Most of today’s marketing strategies revolve around terms such as segmentation, specialization, buyer persona, geolocation, etc. In other words, concepts emphasize the public’s differentiation and the products or services for each segment. However, in this sense, mass marketing goes against the tide. So much, so that many already considered it an obsolete technique.
What is mass marketing?
Colloquially, it is a marketing strategy that seeks to impact everyone without distinction of their gender, age, location, tastes, hobbies, cultural level or behavior in the market.
This type of marketing seeks to implement a single global strategy aimed at the general public to achieve the brand’s commercial objectives in one go.
For this reason, this strategy could also be defined as the opposite of concentrated marketing, which focuses on segmenting the audience as much as possible to impact them with highly personalized advertising messages.
Normally, mass marketing is used when promoting so-called mass consumer products. These are products or services in high demand and that are necessary for all strata of society.
When offering generic products oriented to the general public, it is more difficult to obtain competitive advantages, focusing on offering superior quality to the competition or more competitive prices.
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Characteristics of mass marketing
Mass marketing is a strategy that uses promotion through mass media with a great reach. For example, television, radio, written press or internet platforms such as social networks.
On the other hand, it is intended for the promotion of basic necessities. They are products or services that everyone consumes and that consumers want to obtain at a good quality/price ratio. An example would be food, soft drinks, personal hygiene products, etc.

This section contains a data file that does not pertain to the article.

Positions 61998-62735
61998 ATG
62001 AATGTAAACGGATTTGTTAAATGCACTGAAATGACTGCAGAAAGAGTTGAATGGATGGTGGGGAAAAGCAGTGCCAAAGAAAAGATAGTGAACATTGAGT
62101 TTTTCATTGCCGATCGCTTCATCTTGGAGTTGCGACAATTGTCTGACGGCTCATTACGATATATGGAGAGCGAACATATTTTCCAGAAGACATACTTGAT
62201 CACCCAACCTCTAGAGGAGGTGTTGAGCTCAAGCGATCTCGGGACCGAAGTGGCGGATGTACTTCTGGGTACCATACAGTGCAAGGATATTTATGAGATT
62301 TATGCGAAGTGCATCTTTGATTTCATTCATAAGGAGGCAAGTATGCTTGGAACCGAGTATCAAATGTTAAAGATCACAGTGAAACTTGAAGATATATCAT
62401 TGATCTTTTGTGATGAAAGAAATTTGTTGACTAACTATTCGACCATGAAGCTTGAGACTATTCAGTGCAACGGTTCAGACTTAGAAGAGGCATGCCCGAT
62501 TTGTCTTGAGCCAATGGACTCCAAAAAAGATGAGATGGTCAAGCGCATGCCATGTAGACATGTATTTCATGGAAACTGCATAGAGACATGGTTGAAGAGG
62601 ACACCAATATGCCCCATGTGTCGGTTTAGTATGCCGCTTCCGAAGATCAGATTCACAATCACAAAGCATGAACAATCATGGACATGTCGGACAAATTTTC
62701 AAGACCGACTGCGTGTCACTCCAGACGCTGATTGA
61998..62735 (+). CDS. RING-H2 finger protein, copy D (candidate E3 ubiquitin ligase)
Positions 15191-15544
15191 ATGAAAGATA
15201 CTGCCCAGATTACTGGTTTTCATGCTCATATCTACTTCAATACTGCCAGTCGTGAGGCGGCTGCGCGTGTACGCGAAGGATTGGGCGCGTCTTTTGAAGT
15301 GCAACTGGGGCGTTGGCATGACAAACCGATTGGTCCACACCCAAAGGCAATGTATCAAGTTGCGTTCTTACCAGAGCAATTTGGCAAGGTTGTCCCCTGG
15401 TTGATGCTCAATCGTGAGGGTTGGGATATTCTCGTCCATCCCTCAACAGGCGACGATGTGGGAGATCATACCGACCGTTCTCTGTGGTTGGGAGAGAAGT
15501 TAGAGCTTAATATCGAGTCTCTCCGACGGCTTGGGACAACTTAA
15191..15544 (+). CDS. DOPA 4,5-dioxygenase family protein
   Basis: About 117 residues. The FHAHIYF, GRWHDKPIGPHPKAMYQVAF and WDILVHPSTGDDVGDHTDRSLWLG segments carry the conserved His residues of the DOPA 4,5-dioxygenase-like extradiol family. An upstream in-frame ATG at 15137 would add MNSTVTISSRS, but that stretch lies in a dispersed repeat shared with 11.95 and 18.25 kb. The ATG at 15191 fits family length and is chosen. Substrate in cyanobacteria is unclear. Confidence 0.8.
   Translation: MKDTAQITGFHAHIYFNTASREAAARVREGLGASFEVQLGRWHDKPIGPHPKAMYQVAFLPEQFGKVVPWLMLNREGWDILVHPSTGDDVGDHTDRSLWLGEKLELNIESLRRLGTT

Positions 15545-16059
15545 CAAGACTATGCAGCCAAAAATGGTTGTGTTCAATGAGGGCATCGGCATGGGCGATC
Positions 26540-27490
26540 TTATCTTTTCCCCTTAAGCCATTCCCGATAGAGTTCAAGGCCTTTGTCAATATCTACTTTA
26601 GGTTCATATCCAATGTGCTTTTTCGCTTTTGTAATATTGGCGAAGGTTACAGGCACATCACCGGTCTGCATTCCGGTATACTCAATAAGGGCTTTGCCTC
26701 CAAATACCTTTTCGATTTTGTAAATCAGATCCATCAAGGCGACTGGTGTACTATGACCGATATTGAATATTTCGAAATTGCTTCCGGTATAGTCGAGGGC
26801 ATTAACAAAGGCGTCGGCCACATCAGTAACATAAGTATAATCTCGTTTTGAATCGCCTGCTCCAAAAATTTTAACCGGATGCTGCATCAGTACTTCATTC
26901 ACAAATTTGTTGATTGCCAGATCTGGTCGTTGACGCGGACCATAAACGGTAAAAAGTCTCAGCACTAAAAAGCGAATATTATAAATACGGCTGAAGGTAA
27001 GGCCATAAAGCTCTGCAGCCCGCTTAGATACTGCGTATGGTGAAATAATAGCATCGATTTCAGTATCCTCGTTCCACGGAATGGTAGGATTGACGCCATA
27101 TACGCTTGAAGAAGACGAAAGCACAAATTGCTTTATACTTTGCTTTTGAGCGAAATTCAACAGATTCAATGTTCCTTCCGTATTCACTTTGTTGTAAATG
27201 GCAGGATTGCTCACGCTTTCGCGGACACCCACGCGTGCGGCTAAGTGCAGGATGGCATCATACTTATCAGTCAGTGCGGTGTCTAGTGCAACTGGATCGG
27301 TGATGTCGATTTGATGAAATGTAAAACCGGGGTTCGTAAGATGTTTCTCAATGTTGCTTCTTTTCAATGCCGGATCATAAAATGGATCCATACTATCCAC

Another characteristic of mass marketing products is that they tend to be of fairly limited quality. They often sacrifice quality in favor of price. An example is the private labels of supermarkets.
This fact is completely intentional. Manufacturers seek to make products of limited quality to reduce production costs and ensure that they will need to buy the product again in the future. This is what is known as planned obsolescence.
From the previous paragraph, it can be extracted that mass marketing is used on recurring purchase products. In other words, consumer goods that the user usually buys periodically.
Examples of mass marketing
A clear example of products that are the object of massive marketing are those destined for food or soft drink brands. Mainly those that are intended for the general public and that have a broad market sector. For example, Coca-Cola’s strategies tend to be mass marketing, but other novelty soft drink or energy drink brands perform greater segmentation in their advertising to specifically target a young or athletic audience.
Another example is personal hygiene products. For example, everyone consumes toothpaste. It is a product that is not made for a specific consumer. Manufacturers seek to convince as many people as possible about the advantages of using their toothpaste over the competition. Hence the brands that emphasize their toothpaste properties, such as anti-tartar, protection against bacterial plaque, etc.